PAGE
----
The State of Maine enforces the federal health standards of the Safe Drinking Water Act for public water systems, but residents with household wells get no such protection. That has created a public health crisis in Maine, a state where half the population drinks and cooks with well water, and one in eight wells is estimated to be contaminated with unsafe levels of arsenic.

“Making safe water affordable to all must be a priority of our state’s elected officials and other Maine leaders,” said Emma Halas-O’Connor, environmental health campaign manager of the Maine-based public health organization Environmental Health Strategy Center and its partner Prevent Harm​.

“The costs of installing and maintaining drinking-water treatment systems can exceed a family’s ability to pay and pose an impossible burden for the families of the 20 percent of Maine children living in poverty.”

The Strategy Center and Prevent Harm are leading the call for Maine legislation that makes safe drinking water available and affordable to all Maine families.

Mainers testifying at the bill’s public hearing said they hope bipartisan support for the bill will carry it through to enactment. 

Charlie Ward, a fourth-generation owner of the family-owned and run Ward Water, Inc. in Steep Falls, said his company is “in full support of LD 1263 and any initiatives that would allow more Maine families access to an abundant supply of clean, healthy, reliable drinking water.”

Richard Minoty, a Maine senior citizen, said he supports the bill because of his experience with his own ravaging skin cancer. Minoty said he didn’t know about arsenic in drinking water until a doctor in Belgrade treating his cancer told him to test the tap water in the housing complex in Belgrade, where he lived. Seeing the results, the doctor told Richard, “Move out of there, today.”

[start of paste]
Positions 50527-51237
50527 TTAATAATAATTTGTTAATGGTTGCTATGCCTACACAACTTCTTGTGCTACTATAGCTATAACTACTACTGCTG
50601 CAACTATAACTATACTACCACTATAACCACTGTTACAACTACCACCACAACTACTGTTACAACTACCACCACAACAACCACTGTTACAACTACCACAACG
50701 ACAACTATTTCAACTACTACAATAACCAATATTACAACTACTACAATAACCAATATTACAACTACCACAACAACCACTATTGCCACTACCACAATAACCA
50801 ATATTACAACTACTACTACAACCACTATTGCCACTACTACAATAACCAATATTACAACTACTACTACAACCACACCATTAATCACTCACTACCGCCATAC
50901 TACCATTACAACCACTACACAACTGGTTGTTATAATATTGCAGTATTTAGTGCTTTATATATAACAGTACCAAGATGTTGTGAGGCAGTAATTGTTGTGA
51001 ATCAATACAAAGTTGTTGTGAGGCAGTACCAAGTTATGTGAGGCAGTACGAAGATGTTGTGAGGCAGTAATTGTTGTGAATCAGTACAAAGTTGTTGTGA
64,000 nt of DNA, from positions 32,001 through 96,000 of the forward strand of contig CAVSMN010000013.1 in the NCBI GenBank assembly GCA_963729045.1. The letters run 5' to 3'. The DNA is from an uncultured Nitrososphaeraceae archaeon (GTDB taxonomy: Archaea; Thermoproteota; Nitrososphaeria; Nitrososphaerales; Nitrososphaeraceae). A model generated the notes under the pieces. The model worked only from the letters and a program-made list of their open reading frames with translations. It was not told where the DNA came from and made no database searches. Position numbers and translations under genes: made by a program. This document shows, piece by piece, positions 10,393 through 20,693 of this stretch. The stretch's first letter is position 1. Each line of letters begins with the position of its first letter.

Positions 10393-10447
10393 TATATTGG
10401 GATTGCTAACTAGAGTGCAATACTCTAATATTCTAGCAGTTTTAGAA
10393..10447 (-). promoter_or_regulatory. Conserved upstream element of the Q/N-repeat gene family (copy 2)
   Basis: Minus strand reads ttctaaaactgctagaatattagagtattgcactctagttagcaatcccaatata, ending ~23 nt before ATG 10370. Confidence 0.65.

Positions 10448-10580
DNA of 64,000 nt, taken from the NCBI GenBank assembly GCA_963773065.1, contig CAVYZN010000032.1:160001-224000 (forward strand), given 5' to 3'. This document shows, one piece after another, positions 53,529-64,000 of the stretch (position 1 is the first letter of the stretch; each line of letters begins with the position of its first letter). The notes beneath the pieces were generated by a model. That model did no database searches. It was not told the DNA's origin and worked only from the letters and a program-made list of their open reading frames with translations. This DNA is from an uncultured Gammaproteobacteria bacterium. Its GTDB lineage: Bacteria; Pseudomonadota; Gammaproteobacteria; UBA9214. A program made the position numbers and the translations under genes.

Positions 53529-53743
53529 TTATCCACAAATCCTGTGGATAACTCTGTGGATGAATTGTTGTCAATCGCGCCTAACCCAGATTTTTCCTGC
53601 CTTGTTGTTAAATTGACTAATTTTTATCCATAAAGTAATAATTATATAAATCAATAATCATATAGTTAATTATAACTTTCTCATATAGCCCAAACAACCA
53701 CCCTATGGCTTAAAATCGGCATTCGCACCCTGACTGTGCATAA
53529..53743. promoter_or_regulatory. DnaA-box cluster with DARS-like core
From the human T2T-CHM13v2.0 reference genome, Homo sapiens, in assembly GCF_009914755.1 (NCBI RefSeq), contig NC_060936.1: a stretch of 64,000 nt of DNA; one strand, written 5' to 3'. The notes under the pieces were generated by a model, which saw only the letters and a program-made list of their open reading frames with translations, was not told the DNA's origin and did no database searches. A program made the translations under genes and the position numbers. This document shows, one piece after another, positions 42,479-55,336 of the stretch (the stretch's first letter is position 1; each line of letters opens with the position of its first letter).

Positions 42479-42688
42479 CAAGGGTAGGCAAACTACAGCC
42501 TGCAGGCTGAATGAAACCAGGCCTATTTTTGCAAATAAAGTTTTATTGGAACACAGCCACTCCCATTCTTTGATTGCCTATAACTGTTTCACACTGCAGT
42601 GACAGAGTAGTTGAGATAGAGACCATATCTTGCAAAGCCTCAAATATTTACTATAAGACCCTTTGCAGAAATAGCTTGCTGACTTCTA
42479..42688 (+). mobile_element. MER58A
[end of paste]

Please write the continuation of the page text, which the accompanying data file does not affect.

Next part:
Joanie Hill, whose family moved to Searsport to live in the farmhouse where she grew up, dreamed her children would care for and inherit the small farm. But then her children’s hair stopped growing, Joanie felt constantly ill, and farm animals started to die. A doctor advised her to test her well water for arsenic, and she described the results this way, in her testimony:

"We have arsenic levels over 30 times the safety threshold, and right now there is no funding available for water treatment for my family. I wonder if we will ever have a working farm, for my boys to live on, the way it was planned. Is arsenic killing my dreams?"

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Environmental Health Strategy Center is a public health organization based in Maine and ​working for healthy people thriving in a healthy economy. We educate and organize people and partners to advocate for two intertwined solutions: reducing humans' exposure to toxic chemicals in food, drinking water, and products, and sustainably manufacturing products that are safe for people and the planet. Together, these solutions can reduce disease and disability linked to toxic chemicals—cancer, infertility, learning disabilities, birth defects, autism, allergies, and asthma—and create a healthy economy based on good-paying jobs and careers created by manufacturing safer, sustainable products. Prevent Harm is our action partner.